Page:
BCCI against two-tier Test system - Thakur
BCCI president Anurag Thakur has said his board will oppose the proposed two-tier Test system to "protect the interests" of smaller member nations
BCCI president Anurag Thakur has said his board will oppose the proposed two-tier Test system to "protect the interests" of smaller member nations. As the head of the powerful BCCI, Thakur's statement lends heft to the criticism of the proposal by Sri Lanka Cricket and the Bangladesh Cricket Board, even as the boards of Australian and New Zealand have welcomed the move.
"The BCCI is against the two-tier Test system because the smaller countries will lose out and the BCCI wants to take care of them," Thakur told the New Indian Express. "It is necessary to protect their interests."
The proposal to split Test cricket into two tiers - with seven nations in tier one, and five, including two new Test nations, in the second tier - was mooted at the ICC's annual conference, in Edinburgh, where ICC chief executive David Richardson advocated a "proper competition structure", with promotion and relegation, for Test cricket to have greater context. "Unless we can give some meaning to these series beyond the rankings and a trophy, then interest in Test cricket will continue to waver," Richardson said. "The same applies if we allow uncompetitive Test cricket to take place too often."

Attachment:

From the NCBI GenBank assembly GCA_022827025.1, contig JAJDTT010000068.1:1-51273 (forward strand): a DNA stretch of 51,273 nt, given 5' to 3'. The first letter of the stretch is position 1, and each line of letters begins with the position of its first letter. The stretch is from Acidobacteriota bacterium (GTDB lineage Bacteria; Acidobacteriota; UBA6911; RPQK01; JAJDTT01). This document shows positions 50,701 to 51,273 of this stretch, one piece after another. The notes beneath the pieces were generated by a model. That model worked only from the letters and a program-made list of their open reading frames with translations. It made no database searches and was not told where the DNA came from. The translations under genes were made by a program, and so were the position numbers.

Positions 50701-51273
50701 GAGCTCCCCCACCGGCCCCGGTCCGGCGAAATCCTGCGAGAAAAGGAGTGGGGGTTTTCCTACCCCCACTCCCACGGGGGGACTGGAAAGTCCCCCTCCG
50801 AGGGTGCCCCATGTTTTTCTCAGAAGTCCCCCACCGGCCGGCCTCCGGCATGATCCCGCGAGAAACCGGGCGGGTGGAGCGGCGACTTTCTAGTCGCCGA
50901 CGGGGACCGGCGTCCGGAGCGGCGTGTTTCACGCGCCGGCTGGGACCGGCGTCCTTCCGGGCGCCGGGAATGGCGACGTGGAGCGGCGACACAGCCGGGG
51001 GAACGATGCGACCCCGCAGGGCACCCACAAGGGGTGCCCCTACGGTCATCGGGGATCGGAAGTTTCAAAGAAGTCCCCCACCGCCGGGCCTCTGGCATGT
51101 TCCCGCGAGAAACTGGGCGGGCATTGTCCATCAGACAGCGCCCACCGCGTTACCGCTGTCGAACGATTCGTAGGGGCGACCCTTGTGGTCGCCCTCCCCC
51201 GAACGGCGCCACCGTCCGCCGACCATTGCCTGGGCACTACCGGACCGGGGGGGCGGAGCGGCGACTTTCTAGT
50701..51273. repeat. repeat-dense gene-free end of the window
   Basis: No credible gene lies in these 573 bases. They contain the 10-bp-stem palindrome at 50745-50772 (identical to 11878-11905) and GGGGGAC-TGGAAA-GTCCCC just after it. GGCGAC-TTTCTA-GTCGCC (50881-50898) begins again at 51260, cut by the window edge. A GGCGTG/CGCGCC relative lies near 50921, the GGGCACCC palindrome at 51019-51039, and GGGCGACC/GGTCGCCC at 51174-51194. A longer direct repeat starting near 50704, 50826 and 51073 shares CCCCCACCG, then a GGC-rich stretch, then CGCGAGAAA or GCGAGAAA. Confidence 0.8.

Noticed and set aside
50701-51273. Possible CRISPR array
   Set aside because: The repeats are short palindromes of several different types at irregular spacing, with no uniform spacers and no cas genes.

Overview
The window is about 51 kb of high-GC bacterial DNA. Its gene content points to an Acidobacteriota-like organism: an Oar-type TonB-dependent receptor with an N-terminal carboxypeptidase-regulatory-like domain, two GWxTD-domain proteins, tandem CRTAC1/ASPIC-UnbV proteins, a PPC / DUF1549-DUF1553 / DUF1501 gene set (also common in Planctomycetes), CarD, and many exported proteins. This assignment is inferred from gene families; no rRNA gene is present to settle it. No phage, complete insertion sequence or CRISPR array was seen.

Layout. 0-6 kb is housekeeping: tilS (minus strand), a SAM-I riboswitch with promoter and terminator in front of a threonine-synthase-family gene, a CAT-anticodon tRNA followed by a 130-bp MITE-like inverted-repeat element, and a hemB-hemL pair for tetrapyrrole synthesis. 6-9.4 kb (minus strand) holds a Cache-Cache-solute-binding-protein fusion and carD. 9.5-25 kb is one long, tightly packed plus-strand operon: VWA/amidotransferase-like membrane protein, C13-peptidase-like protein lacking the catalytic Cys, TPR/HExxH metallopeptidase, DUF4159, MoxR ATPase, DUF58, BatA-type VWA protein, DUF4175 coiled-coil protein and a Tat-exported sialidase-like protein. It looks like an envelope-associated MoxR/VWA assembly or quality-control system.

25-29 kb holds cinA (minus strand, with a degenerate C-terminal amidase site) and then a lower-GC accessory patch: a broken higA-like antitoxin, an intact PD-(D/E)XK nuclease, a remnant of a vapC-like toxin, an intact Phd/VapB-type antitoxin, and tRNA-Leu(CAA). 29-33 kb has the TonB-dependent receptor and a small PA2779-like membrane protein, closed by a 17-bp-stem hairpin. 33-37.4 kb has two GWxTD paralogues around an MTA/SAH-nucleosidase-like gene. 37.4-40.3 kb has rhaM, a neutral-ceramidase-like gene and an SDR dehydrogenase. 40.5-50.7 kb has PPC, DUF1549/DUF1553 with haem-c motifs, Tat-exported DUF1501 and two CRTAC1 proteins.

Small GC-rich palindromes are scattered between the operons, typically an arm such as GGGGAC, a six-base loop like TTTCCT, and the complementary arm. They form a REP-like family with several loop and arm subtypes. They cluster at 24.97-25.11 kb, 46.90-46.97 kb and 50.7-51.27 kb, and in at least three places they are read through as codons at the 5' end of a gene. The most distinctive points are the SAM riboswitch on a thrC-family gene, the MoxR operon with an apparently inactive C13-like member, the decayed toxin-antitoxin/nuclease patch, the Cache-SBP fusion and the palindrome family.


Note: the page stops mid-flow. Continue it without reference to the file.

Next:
While SLC voiced skepticism about the financial model of the two-tier system, the BCB felt Bangladesh's growth would be affected should they be divorced from the top teams. "We believe that more we play against competitive sides, the better we will get," BCB vice-president Mahbubul Anam said. "If we didn't play against better-standard sides in ODIs, we wouldn't have come this far. We were given a reality check when we were promoted to the highest level. I feel that if we go backwards, our cricket will regress."
Thakur's comments seemed to address both concerns as he spelt out the drawbacks of the two-tier system. "In the two-tier system, they will lose out on a lot, including revenue and the opportunity to play against top teams," he said. "We don't want that to happen. We want to work in the best interests of world cricket and that is why our team plays against all the countries".
In Galle, meanwhile, Cricket Australia chairman David Peever urged nations to embrace change and balance notions of tradition with progress.